A massive iceberg, slightly smaller than the size of Delaware, appears ready to break free from the Larsen C ice shelf in the Antarctic Peninsula, according to the British Antarctic Survey.
Satellite images and other data from December 2016 revealed an expanding fracture in the ice shelf which indicates an iceberg with a region of up to 2,000 square miles is going to calve soon.
“The calving of this large iceberg could be the first step of the collapse of Larsen C ice shelf, which would result in the disintegration of a huge area of ice into a number of icebergs and smaller fragments,” David Vaughan, Director of Science at British Antarctic Survey, said in a news release.
The British Antarctic Survey scientists have a long-term study plan to observe ice shelves from both above and below to comprehend the reasons behind and ramifications of the rapid variations viewed in the area.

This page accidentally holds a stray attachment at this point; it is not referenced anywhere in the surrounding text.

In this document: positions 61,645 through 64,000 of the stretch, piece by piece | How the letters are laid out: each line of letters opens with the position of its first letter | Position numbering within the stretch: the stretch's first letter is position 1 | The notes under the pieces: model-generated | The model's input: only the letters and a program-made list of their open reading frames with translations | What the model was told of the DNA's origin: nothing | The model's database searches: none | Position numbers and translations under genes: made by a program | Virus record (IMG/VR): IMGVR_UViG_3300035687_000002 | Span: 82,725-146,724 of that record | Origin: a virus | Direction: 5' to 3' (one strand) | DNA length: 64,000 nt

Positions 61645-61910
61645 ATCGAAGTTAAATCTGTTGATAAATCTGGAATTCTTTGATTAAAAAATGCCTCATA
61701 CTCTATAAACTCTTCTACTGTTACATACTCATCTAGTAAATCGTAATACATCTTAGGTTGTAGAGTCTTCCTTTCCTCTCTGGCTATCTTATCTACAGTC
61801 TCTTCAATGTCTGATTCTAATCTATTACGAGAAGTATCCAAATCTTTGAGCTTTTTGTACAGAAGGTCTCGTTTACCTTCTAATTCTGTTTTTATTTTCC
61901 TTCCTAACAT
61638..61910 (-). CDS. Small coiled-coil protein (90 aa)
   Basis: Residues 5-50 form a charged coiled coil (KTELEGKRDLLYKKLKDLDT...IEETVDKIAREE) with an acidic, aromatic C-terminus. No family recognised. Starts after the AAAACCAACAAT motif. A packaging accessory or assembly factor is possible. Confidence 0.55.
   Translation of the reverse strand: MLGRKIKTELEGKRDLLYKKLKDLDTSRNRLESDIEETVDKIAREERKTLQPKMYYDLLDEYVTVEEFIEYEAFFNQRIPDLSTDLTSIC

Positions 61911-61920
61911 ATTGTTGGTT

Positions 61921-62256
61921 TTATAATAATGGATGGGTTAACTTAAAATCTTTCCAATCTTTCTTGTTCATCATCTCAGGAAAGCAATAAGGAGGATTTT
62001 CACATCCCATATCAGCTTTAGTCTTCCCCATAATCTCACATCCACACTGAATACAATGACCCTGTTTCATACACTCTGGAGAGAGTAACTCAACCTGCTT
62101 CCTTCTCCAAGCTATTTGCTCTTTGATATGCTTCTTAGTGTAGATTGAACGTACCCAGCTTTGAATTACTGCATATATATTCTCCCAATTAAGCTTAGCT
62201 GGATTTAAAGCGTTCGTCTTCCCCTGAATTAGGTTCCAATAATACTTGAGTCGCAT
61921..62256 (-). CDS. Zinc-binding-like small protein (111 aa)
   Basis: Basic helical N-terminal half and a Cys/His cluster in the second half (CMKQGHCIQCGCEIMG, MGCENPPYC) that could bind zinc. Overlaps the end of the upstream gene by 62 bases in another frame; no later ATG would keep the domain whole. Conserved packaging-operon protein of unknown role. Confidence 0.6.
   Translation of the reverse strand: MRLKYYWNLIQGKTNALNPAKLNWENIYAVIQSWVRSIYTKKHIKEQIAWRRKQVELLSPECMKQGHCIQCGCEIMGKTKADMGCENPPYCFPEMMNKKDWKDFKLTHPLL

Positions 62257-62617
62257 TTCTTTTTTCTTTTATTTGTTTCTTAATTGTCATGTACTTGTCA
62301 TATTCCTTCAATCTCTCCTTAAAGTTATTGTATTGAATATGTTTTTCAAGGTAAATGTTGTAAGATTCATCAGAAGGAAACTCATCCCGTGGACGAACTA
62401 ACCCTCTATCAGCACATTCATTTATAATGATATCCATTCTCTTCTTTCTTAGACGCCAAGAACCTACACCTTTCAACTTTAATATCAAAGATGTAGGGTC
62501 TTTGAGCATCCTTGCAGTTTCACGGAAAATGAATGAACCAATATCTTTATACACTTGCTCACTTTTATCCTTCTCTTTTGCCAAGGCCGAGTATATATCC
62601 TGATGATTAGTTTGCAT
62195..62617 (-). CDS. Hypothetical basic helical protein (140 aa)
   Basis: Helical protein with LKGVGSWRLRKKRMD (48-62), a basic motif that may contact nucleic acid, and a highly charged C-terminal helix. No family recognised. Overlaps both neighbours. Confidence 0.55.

During this Antarctic research season, a glaciology study team has been on Larsen C using seismic tactics to survey the seafloor underneath the ice shelf. Because a calving event looks probable, the team hasn’t camped on the ice, as is usual. As an alternative, they have made trips by aircraft from Rothera Research Station.
Andrew Fleming, Remote Sensing Manager at British Antarctic Survey, noted that his team uses satellite imagery to create a comprehensive picture of the ice shelf.
“We use regular satellite images provided by the European Sentinel satellites to monitor cracks in the ice shelf,” Fleming said. “These images are perfect for following these changes since they provide detailed information, day or night and regardless of cloud cover.”
An ice shelf is a floating offshoot of land-based glaciers, which stream into the ocean. Since an ice shelf floats atop the ocean, its melting does not directly play a role in sea-level increase. However, ice shelves serve as mechanical supports, keeping glaciers from flowing all the way to the shore. The Larsen A and B ice shelves, which were located further to the north on the Antarctic Peninsula, folded away in 1995 and 2002, respectively. This triggered the spectacular acceleration of glaciers to their rear, with bigger volumes of ice coming into the ocean and adding to sea level rise.
Image credit: John Sonntag / NASA via E
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